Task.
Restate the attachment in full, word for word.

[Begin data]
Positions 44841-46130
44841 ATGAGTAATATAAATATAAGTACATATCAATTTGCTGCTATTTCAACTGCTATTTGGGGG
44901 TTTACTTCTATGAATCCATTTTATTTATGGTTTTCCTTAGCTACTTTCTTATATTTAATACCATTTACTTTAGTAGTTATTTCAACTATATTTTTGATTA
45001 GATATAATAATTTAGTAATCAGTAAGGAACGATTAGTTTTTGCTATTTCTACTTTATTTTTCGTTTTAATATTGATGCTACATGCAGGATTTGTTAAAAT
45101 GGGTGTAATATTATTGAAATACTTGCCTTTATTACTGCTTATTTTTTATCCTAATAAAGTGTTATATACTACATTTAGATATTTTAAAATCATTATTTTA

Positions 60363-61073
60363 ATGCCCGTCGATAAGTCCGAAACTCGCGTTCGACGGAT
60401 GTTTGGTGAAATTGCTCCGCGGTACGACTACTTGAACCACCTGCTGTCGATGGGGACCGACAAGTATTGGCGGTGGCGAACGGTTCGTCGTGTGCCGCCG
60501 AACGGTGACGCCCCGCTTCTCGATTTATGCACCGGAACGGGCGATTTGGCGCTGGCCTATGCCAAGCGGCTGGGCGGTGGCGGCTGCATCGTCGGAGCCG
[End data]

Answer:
Positions 44841-46130
44841 ATGAGTAATATAAATATAAGTACATATCAATTTGCTGCTATTTCAACTGCTATTTGGGGG
44901 TTTACTTCTATGAATCCATTTTATTTATGGTTTTCCTTAGCTACTTTCTTATATTTAATACCATTTACTTTAGTAGTTATTTCAACTATATTTTTGATTA
45001 GATATAATAATTTAGTAATCAGTAAGGAACGATTAGTTTTTGCTATTTCTACTTTATTTTTCGTTTTAATATTGATGCTACATGCAGGATTTGTTAAAAT
45101 GGGTGTAATATTATTGAAATACTTGCCTTTATTACTGCTTATTTTTTATCCTAATAAAGTGTTATATACTACATTTAGATATTTTAAAATCATTATTTTA

Positions 60363-61073
60363 ATGCCCGTCGATAAGTCCGAAACTCGCGTTCGACGGAT
60401 GTTTGGTGAAATTGCTCCGCGGTACGACTACTTGAACCACCTGCTGTCGATGGGGACCGACAAGTATTGGCGGTGGCGAACGGTTCGTCGTGTGCCGCCG
60501 AACGGTGACGCCCCGCTTCTCGATTTATGCACCGGAACGGGCGATTTGGCGCTGGCCTATGCCAAGCGGCTGGGCGGTGGCGGCTGCATCGTCGGAGCCG